On the other hand, marketing to an existing customer tends to be a low-waste operation. Compared to the universe of all prospects, you have relatively few customers, and you already have a relationship with them. If your product is good and you’re taking care of your customers, you probably need AI less in this area.

High-waste areas where AI can deliver a lot of results include display advertising, website traffic, email marketing, and events.

2. What will generate economic surplus?

Economic surplus is a simple concept: What investments can you make that will generate more revenue than the cost of the investment? With many marketing decisions, it can be hard to know for sure ahead of time. But AI can assist you here by applying data modeling and predictive analytics at a much larger scale than any human could manage.

For example, imagine that you’re trying to get more users to fill out a form on your website in order to increase the conversion of site visitors to qualified leads. The traditional web marketing approach is to A/B test different versions of the form, tweaking buttons, colors, layout, and copy, until you arrive at the optimal version that converts the most site visitors. A machine learning system is not limited to testing the form itself — it can examine every possible path a visitor could take through your website, figuring out which paths lead to the most conversions when that visitor finally does reach the path. In fact, an AI system can figure out the optimal path for every visitor, adjusting elements of the site in real time to increase the chances of a successful conversion.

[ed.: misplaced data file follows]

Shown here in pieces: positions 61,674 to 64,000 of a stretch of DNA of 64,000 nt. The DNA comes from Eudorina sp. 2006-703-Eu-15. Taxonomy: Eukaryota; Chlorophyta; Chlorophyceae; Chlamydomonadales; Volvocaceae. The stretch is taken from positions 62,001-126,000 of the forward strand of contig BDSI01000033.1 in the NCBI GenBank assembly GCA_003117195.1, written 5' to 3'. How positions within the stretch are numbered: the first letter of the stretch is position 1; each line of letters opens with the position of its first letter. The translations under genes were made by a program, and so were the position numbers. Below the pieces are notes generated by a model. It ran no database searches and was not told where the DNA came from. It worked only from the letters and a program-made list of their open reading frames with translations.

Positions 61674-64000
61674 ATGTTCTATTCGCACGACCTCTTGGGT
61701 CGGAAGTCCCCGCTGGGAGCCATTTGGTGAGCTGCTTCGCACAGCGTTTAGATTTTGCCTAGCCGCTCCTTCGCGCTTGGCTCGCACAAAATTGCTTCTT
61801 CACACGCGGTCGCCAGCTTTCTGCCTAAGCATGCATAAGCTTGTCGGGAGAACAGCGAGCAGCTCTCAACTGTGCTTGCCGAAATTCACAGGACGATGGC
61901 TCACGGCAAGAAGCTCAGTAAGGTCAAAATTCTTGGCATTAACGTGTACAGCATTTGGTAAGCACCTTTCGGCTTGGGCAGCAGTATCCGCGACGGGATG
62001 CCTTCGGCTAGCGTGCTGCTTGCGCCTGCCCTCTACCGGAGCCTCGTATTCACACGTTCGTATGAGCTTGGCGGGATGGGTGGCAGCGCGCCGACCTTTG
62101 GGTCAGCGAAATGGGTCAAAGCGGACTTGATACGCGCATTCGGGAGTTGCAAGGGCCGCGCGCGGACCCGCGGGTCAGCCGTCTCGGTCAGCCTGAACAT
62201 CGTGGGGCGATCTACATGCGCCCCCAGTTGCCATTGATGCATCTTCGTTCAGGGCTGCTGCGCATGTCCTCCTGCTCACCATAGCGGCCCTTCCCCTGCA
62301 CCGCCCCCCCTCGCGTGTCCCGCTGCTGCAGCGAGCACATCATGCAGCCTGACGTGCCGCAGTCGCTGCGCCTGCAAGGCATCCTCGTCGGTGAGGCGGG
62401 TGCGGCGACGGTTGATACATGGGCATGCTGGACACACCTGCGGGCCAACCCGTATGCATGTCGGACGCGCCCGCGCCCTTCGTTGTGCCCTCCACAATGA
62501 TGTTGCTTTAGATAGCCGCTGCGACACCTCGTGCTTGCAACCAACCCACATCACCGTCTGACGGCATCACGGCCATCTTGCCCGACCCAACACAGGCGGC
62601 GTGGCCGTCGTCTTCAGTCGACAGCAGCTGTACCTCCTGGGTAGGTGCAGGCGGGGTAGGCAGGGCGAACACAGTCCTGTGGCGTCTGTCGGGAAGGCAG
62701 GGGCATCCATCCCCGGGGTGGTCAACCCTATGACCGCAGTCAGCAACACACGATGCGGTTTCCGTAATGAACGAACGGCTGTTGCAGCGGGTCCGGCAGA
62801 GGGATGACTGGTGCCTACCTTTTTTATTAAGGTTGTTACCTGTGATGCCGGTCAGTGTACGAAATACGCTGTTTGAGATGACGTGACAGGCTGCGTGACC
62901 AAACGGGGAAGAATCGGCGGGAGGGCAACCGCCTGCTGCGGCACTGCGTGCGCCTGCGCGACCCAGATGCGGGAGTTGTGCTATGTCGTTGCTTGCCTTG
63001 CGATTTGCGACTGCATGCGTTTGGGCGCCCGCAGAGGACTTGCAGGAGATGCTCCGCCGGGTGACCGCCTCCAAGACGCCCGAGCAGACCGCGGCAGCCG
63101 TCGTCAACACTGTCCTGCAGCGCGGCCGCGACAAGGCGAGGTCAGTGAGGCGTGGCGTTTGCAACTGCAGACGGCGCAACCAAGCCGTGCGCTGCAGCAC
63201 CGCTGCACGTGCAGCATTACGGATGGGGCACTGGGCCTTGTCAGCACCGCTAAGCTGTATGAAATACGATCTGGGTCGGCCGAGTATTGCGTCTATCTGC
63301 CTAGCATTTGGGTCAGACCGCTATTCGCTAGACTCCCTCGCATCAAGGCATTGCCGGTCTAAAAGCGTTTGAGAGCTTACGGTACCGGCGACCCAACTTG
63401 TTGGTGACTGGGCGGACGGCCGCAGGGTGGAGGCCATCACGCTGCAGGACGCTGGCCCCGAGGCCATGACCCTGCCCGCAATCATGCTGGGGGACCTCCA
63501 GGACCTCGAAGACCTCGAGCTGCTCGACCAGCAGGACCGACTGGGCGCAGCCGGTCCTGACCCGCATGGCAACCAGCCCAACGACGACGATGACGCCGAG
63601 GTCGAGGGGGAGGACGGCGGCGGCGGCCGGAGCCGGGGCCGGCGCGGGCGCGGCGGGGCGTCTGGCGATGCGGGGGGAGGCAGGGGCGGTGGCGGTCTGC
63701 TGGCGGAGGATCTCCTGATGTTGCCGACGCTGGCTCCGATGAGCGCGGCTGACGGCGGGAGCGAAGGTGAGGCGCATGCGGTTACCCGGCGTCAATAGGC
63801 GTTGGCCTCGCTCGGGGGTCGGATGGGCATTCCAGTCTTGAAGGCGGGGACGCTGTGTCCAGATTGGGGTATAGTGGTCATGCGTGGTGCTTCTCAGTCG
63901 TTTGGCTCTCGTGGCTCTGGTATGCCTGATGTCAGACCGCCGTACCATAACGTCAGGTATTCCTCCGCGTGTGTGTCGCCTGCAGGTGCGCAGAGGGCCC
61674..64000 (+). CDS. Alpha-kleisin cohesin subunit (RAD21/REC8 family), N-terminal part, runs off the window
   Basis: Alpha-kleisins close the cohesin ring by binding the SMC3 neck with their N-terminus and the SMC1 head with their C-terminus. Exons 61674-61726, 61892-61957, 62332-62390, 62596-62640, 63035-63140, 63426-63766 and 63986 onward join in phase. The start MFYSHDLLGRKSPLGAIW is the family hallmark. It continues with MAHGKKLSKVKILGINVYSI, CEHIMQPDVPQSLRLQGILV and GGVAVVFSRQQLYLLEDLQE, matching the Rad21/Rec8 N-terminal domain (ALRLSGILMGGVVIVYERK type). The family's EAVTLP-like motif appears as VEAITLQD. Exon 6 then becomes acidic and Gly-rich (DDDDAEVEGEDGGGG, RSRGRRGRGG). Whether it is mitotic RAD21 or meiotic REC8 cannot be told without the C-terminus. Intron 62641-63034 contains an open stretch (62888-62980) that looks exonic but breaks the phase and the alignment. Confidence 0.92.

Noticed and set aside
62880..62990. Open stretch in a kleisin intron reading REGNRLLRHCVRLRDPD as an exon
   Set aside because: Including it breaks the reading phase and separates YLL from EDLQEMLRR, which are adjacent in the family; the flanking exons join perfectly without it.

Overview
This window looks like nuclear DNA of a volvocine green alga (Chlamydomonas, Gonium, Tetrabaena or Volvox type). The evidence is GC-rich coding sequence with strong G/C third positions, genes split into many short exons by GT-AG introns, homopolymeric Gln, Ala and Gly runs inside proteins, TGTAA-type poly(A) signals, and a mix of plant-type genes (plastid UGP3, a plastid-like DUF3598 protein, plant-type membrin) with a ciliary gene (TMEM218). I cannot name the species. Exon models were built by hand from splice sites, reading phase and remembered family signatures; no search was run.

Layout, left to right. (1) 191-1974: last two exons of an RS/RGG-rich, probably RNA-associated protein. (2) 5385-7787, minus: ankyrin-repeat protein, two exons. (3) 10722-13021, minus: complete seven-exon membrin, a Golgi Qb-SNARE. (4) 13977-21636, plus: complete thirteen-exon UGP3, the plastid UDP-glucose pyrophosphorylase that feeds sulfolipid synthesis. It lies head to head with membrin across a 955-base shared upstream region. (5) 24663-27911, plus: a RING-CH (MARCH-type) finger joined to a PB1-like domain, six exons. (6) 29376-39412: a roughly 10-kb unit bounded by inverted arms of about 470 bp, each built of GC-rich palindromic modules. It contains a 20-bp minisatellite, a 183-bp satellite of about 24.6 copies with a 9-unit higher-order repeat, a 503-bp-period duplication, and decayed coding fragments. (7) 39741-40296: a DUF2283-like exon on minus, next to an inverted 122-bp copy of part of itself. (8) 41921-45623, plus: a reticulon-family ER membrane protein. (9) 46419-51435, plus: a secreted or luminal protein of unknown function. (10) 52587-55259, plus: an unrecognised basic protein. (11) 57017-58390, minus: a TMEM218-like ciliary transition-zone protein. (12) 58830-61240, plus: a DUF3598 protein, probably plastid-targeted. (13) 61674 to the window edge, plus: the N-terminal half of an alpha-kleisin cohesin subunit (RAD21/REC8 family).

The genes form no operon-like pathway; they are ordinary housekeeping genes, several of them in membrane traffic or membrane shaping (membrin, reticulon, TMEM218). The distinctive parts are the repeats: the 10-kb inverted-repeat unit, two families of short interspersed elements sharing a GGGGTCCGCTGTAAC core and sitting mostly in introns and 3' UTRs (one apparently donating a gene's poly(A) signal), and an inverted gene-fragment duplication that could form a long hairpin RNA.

3. What unique data do you have?

Artificial intelligence is not magic, and it doesn’t operate in a vacuum. To be effective, AI systems need data — lots of it. And the more unique your dataset is, the more likely you are to be able to pull interesting and effective insights out of it. Also ask yourself: How good is this data? Is it high-quality, vetted data on customers? Or is the data polluted with lots of noise? Any area of your business where you have a good amount of high-quality data is an area where you should investigate applying AI.

If you don’t have a lot of reasonably clean data in a given area (such as event marketing, for instance), it’s probably best to aim your AI efforts elsewhere for now.

Taken together, these three questions can help you focus your technology efforts on applying AI where it will make the most difference. AI technologies for marketers are well-suited to creating new economic surplus opportunities and eliminating waste, and they operate best when there is a large quantity of unique data. Focus your energies accordingly.